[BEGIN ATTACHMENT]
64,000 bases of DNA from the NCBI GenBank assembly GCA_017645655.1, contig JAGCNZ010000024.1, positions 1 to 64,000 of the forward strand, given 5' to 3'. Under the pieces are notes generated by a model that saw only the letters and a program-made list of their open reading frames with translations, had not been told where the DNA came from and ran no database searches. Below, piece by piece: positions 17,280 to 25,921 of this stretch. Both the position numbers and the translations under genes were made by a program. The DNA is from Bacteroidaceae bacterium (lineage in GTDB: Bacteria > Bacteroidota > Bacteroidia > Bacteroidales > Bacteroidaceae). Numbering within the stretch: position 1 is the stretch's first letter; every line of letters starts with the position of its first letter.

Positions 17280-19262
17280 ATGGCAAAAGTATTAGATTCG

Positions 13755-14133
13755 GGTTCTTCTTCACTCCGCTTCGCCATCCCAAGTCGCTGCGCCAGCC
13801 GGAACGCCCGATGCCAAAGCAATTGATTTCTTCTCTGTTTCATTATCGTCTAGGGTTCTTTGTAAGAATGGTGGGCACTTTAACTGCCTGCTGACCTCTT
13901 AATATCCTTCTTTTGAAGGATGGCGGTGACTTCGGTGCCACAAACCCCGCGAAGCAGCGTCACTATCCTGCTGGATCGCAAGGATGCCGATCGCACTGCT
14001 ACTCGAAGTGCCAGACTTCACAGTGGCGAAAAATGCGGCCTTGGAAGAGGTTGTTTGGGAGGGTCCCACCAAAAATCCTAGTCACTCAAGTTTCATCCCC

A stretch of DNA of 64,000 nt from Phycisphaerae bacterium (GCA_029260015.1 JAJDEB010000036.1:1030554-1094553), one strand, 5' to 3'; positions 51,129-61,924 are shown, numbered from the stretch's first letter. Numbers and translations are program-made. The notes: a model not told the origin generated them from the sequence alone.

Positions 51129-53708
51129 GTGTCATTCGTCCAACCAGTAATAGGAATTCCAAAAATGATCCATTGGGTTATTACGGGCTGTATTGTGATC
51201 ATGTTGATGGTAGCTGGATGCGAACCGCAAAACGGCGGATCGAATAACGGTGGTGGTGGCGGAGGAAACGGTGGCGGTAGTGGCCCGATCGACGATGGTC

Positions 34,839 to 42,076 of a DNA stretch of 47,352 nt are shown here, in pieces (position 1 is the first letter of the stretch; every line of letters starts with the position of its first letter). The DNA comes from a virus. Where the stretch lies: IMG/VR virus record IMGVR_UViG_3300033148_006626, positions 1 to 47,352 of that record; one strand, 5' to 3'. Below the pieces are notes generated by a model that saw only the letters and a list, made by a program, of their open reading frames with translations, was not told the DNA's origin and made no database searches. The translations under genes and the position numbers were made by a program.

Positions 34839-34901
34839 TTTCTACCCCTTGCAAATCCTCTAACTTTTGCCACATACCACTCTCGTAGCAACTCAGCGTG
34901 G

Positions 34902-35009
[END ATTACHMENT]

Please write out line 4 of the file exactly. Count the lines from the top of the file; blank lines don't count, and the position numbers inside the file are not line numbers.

Positions 13755-14133